In this age of tribalism and bunkers, the images from this academic frontline harden perceptions already shaped by the sickening nature of last year’s Hamas atrocities or the bloodstained brutality of Israel’s response in Gaza. There is little room for nuance. So for one side, viral clips such as the middle-aged woman professor flung to the ground by a police officer show their country’s grotesque complicity in war crimes. For the other, video of an activist hiding her face in a keffiyeh while holding a sign saying “al-Qasam’s next targets” – a reference to Hamas’s armed wing – that points at people waving Israeli flags proves the antisemitism of these protests.

It is easy to scorn students at an expensive Ivy League college chanting “there is only one solution, intifada revolution” – especially when it emerges one leader said: “Zionists don’t deserve to live.” No doubt some who once yelled “defund the police” now chant “from the river to the sea” with no idea about the history or complexities beneath such slogans. Yet note also how fast the protests were seized upon by Republicans, House speaker Mike Johnson turning up the temperature by claiming the campus has become a war zone and calling for the National Guard. “We can’t allow this kind of hatred and antisemitism to flourish on our campuses,” he said  on a visit last week.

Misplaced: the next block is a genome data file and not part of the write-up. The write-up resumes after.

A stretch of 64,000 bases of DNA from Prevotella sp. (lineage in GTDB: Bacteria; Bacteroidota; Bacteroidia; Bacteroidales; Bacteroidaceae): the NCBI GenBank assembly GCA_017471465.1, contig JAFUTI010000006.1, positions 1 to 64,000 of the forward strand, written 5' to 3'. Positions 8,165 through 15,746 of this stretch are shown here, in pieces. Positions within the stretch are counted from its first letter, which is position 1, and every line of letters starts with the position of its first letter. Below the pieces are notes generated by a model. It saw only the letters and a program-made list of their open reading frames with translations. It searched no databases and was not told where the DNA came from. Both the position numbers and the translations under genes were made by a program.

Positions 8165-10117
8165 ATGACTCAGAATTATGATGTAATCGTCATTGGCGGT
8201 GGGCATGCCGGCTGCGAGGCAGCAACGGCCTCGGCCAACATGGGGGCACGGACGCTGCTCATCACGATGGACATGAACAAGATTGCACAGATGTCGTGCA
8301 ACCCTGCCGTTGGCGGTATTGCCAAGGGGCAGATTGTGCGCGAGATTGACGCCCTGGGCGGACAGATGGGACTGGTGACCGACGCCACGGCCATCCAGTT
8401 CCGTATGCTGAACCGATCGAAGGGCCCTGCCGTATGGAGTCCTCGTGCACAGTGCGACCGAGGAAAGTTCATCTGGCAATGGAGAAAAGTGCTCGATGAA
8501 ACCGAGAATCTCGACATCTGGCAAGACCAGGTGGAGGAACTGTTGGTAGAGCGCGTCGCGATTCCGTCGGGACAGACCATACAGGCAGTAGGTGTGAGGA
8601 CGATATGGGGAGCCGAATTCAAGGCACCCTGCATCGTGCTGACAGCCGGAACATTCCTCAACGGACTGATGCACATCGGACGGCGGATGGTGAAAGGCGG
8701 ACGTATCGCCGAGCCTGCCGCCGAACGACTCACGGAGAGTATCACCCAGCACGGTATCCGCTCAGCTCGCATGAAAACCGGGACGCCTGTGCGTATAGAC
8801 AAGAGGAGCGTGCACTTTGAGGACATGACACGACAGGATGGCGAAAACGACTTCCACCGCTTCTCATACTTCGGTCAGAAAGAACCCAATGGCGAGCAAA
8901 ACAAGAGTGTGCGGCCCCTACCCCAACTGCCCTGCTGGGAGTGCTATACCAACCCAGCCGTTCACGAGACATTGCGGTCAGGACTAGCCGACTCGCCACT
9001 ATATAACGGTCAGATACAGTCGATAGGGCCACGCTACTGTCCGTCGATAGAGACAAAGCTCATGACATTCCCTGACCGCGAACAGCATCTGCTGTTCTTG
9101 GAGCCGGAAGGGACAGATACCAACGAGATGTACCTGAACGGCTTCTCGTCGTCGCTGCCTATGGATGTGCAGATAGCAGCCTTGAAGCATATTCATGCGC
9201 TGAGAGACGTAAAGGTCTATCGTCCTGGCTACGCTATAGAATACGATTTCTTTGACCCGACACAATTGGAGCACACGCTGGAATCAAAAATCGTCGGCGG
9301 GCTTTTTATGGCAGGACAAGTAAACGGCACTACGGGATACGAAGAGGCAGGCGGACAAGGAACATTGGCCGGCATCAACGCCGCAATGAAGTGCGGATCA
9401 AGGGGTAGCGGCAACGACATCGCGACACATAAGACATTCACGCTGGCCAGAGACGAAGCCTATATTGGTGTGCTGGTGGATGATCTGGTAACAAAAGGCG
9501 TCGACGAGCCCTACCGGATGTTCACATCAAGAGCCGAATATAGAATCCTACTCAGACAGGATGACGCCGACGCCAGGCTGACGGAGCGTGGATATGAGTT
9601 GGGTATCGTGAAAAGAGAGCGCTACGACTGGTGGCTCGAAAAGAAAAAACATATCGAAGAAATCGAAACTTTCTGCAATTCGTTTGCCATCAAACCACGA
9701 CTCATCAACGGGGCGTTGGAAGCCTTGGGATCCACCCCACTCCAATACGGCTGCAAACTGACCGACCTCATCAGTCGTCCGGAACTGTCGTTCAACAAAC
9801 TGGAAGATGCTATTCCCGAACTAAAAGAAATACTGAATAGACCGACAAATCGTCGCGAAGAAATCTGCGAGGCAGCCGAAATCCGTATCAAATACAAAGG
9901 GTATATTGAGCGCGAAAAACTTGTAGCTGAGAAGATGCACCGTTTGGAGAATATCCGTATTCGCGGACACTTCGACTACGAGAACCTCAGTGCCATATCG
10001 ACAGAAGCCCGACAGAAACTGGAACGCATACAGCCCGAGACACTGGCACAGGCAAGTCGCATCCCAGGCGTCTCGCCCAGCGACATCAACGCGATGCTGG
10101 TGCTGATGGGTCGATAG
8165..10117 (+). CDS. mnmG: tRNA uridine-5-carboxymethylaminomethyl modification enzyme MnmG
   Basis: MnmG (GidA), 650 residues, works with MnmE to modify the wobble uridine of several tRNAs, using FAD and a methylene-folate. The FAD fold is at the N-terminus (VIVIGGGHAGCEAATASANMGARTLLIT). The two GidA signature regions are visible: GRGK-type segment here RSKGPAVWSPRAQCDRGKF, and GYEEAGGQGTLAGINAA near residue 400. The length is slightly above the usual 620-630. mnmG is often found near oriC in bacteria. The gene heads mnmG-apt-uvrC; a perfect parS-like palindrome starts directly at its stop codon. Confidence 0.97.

For these protests highlight how President Joe Biden finds himself in such a pickle on this issue. He performed well in leading the West’s response to Russia’s attack on Ukraine, a conflict with unusual moral clarity. Now he appears weakened ethically and politically after standing so strongly by Israel despite questions growing over its conduct towards civilians.